In the game being developed, players will be playing best-of-three matches against one another. XP will be given out depending on their score vs the average score and will receive a bonus for whether or not they win or lose.

Given the nature of our game, players will be able to leave a match in between any of the 3 rounds, able to return to them at a later point in time. In order to decentivize players from starting and immediately leaving games/not continuing if they sense they might just lose, I've designed an equation around the idea that alters/gives bonus xp based on if/how many rounds they have played.

In said equation, I reference variables monitored by our database for recording reasons, specifically 'round,' which notes what round the player is currently on, and 'win,' which refers to whether or not the player won.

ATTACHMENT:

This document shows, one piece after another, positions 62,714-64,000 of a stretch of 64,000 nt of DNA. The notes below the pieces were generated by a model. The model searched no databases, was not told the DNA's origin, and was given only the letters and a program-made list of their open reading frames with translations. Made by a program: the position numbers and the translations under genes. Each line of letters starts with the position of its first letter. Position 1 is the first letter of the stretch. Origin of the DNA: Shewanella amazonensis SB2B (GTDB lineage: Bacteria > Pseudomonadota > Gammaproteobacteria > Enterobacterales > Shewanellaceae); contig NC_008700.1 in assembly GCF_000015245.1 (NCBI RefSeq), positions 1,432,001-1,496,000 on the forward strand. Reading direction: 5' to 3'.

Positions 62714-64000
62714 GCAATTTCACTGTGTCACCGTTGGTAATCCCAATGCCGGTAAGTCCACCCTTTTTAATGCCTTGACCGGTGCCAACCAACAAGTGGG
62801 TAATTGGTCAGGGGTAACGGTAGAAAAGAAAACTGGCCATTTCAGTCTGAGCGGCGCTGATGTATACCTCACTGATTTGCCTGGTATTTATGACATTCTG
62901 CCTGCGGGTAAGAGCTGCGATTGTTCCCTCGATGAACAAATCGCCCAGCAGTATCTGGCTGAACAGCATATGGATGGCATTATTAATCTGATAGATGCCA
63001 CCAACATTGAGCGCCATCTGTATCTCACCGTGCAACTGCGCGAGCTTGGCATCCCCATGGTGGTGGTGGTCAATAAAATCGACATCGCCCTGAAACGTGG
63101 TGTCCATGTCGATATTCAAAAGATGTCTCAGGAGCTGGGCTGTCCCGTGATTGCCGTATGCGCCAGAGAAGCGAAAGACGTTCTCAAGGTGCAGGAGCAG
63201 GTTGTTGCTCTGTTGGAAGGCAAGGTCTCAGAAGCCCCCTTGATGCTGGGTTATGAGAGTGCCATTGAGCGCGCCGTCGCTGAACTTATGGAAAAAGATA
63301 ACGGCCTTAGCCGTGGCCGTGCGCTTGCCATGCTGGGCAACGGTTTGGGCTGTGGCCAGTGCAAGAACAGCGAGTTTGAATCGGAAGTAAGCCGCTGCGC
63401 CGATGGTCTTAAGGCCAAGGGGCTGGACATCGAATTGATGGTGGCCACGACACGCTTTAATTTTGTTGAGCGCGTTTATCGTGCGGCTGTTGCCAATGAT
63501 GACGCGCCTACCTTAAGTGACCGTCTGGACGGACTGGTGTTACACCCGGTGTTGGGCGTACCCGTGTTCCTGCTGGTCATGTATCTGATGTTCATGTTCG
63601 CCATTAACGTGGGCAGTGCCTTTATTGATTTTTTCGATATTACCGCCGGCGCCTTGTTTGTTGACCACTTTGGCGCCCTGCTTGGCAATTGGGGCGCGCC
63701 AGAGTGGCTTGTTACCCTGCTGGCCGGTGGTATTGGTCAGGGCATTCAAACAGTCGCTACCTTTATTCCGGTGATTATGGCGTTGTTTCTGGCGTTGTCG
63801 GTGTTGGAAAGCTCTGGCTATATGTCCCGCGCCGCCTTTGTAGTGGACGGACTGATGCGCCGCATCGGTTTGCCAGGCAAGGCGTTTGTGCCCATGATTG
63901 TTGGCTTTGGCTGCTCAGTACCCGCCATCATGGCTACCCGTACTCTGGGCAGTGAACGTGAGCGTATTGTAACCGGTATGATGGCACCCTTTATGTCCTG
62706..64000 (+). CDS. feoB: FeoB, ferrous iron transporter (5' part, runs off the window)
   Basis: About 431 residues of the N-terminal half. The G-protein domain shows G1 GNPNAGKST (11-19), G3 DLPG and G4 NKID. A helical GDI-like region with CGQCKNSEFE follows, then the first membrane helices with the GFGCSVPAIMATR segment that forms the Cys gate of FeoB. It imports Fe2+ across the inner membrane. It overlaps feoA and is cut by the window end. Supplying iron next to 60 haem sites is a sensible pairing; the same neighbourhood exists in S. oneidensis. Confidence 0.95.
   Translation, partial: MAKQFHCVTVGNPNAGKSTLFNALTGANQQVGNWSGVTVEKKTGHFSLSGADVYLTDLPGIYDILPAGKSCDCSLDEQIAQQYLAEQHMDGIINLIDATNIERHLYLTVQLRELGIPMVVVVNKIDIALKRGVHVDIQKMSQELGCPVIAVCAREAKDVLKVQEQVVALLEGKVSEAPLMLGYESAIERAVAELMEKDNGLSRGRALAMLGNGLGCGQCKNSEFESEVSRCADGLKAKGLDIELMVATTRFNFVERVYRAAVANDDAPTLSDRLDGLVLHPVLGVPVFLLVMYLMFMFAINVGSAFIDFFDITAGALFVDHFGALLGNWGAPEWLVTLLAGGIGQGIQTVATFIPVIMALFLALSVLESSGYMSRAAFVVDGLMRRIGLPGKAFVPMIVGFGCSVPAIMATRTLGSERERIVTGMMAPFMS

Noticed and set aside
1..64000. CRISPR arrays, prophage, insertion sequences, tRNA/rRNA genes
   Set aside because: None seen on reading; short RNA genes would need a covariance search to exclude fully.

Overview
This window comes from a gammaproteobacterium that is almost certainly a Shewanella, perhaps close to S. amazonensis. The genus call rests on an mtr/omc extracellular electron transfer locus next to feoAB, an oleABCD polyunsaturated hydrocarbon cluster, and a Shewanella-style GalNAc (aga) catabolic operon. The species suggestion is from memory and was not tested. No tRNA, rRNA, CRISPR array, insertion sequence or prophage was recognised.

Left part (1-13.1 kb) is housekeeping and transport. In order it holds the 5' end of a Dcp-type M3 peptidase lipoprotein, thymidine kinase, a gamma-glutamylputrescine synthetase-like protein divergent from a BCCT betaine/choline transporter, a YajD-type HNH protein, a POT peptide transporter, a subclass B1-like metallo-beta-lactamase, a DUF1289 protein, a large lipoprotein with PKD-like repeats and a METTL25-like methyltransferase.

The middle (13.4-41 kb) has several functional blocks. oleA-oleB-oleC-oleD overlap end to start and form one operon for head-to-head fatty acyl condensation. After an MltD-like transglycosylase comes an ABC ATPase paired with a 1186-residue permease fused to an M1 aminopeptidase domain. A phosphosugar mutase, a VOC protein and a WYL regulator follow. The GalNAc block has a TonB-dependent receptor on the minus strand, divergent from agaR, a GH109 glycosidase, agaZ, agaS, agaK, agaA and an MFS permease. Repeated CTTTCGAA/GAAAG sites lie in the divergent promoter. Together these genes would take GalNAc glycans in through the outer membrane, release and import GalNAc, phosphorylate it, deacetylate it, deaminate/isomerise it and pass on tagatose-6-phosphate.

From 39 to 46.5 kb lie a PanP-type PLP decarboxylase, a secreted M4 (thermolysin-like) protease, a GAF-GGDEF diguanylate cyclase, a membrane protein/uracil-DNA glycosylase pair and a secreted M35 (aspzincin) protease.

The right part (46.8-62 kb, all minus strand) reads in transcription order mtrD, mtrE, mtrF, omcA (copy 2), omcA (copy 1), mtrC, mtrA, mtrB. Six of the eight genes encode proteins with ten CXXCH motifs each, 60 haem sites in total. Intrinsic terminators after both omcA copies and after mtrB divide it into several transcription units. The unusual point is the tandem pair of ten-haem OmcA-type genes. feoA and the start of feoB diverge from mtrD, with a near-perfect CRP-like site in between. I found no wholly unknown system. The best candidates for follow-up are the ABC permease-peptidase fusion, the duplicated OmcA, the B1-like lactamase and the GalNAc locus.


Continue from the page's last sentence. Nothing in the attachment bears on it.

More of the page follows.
The issue I'm having is it's been a good long time since I took any Maths classes and have forgotten a good chunk of notation + terminology, and am struggling to put my thoughts down into words, either to explain to programming or search to help myself.

Eqn: $\text{XP}= \lfloor \frac{p}{a}* R\rfloor + E$

In this equation:

  • p = player's highest score from the 3 rounds
  • a = Game's Average Score / 10
  • R = Rounds played bonus (Bonus based on number of rounds they played)
  • E = End status bonus (Bonus based on whether they won or lost)

My probelm here is the fact that R depends on the round # recorded in the database and similarly E depends on whether or not they won as recorded in database, and in both cases I'm not sure how to notate it.

If in database:

  • round = 1, R = 1
  • round = 2, R = 1.15
  • round = 3, R = 1.35
  • win = 1, E = 15
  • win = 0, E = 5
  • win = 2, E = 0
  • win = 3, E = 0

In relation to my equation, how can I best notate everything?

Edit: Pic of me attempting to explain said equation to programming in poor handwriting

Fairly certain I'm not notating that 100% correctly, given programmer literally said "could you put this part in an equation?" while pointing at my if thens.